The situation in Jerusalem was discussed first with Cardinal Nichols then with Cambridge University's Dr Wendy Pullan. 

William Crawley introduction to that discussion stated that "atrocities have been committed by both sides". Similarly, Cardinal Nichols worried that extremist groups on both sides are becoming the main protagonists and wanted "both governments" to show "leadership". Moral equivalence hung heavy in the air.

Dr Pullan, introduced as a Cambridge university historian and author, said she doesn't "buy into" the claims that a "religious war" is developing. She argued that the other issues - disputes over identity, land right and "a very prolonged occupation" - have not been displaced by the religious angle, though that angle remains far from unimportant. William Crawley noted that she was "calming down the rhetoric". She went on to say that, for her, Jerusalem is where "the occupation comes to a head". 

Wendy Pullan signed a letter from Cambridge academics calling for the boycott of the French multinational Veolia for being "complicit" with Israel. She's not, therefore, quite the disinterested academic Sunday would have us believe. 

The programme also featured a glowing appreciation of "the birthplace of Islam in Britain", the newly reopened Quilliam mosque in Liverpool. Britain's first mosque originally opened in 1889 (on Christmas Day). Everyone in the report was delighted that it had re-opened and rejoiced in its symbolism.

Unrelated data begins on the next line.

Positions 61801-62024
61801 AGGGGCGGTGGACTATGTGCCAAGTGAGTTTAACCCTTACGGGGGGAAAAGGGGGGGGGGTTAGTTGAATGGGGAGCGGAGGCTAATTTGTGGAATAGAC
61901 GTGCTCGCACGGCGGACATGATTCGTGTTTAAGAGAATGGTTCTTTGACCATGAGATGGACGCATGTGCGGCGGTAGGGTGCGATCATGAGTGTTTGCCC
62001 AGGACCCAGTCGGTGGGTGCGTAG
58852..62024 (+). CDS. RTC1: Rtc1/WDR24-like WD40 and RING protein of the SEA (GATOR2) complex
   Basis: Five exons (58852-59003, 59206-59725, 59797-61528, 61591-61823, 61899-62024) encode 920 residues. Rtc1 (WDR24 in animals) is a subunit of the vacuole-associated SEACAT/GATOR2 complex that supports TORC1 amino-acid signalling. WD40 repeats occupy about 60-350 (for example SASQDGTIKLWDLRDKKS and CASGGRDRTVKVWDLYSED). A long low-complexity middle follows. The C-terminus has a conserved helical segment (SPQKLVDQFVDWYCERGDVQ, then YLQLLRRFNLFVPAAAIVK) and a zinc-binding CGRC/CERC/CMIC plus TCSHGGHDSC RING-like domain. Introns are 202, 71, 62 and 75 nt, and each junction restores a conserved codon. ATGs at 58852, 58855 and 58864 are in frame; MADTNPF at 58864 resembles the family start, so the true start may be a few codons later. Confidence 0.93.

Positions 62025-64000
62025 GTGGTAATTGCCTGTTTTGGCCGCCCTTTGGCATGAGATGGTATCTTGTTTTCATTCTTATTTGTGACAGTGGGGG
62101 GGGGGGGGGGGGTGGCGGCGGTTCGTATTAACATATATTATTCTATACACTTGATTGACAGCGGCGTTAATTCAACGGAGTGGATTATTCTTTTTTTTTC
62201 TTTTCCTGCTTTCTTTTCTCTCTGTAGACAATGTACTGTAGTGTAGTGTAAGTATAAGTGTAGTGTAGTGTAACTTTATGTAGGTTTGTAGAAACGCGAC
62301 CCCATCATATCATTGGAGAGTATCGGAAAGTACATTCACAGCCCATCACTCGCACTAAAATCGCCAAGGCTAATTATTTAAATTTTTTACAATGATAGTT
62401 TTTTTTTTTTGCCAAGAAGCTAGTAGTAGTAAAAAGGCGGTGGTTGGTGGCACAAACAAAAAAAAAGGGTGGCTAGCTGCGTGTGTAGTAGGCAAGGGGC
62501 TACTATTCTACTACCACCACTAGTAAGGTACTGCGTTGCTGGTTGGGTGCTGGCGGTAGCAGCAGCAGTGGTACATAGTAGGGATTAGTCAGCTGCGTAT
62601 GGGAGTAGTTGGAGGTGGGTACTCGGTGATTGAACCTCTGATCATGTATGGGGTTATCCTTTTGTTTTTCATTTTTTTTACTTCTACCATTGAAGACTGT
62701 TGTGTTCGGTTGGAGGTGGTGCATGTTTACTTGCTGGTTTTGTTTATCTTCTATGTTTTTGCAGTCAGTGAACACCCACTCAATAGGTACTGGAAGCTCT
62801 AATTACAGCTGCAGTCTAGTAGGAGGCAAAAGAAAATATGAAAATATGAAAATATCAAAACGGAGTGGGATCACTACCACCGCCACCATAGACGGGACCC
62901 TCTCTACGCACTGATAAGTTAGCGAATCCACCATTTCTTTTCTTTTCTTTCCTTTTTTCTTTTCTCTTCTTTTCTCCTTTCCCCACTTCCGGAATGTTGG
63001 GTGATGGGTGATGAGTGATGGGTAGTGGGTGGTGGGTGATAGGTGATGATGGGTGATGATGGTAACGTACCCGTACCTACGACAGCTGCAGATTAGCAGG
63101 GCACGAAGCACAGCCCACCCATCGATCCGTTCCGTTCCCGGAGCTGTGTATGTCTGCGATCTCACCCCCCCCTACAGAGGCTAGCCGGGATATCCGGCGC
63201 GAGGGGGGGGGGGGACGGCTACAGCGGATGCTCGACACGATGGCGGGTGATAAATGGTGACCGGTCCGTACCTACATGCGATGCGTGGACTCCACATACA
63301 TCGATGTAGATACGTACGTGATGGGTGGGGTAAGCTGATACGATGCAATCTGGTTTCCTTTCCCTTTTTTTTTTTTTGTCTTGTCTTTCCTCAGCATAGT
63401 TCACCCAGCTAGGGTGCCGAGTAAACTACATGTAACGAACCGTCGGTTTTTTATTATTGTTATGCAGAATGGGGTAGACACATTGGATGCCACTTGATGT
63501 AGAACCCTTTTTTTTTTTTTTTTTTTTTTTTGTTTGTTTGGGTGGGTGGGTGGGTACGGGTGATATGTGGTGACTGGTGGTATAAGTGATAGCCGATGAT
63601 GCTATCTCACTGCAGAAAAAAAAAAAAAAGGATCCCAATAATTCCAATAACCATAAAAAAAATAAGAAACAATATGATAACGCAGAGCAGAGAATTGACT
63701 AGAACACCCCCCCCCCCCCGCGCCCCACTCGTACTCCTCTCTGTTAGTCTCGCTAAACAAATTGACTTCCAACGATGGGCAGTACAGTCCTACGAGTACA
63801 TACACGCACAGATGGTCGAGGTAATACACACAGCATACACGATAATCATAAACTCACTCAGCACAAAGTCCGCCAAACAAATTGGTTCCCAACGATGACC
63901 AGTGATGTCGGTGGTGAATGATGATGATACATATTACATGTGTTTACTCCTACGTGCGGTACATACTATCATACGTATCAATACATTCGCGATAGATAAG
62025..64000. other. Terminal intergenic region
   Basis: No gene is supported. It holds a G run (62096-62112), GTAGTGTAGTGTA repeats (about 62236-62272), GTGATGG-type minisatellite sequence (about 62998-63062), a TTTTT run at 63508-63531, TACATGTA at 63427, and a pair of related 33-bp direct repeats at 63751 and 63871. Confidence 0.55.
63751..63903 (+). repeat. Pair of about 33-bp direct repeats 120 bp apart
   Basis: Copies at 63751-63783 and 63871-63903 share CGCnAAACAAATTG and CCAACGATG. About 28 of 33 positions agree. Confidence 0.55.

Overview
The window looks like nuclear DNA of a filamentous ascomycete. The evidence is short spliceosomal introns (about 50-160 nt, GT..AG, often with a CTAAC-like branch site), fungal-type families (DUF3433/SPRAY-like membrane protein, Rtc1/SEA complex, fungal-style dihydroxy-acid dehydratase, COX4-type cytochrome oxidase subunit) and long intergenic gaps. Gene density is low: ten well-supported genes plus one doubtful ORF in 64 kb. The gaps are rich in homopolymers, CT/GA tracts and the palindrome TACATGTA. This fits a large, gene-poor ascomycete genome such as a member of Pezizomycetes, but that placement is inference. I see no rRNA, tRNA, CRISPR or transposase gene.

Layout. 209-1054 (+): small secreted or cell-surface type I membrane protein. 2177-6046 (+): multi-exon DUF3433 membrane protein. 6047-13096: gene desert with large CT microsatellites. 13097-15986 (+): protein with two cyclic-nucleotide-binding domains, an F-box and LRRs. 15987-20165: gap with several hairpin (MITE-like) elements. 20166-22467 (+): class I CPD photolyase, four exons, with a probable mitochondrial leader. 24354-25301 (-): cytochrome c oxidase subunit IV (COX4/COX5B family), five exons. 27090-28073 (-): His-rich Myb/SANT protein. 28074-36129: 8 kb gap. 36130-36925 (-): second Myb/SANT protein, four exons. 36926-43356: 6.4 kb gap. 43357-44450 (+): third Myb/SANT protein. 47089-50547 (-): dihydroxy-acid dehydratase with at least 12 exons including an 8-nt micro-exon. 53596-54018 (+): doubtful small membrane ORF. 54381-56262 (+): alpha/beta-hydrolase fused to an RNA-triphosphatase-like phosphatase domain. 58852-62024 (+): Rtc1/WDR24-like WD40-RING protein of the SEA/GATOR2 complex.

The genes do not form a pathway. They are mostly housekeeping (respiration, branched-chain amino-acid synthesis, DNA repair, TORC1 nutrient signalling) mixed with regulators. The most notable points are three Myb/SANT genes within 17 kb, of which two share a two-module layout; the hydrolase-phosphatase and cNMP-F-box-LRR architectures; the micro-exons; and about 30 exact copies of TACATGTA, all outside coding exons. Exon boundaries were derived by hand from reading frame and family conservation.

Then it was onto Islamic extremism in British schools and a report by Trevor Barnes from one school which claims to have dealt with a plot to radicalise the curriculum. The report's intended message was meant as a positive one, showing moderate Muslims working against the extremists and defeating them. 

This morning's Sunday wasn't all about Islam though. We also heard about an apparently disreputable Hindu guru in India and the influence of gurus within India, about the delightful comic singer-songwriter Jake Thackray, about a lovely husband and wife who (together) have volunteered for over 100 years, and - a familiar Sunday theme - about 'food poverty'.

The latter took the form of an interview with Chris Mould of the Trussell Trust who argues that delays in benefit processing and low wages are resulting in record numbers of people using their foodbanks. This, of course, is politically sensitive stuff and the government hasn't taken too kindly to the Trust's previous pronouncements on the issue. William Crawley read out a government statement this morning rejecting the Trust's latest findings and Mr Mould angrily rejected their criticisms.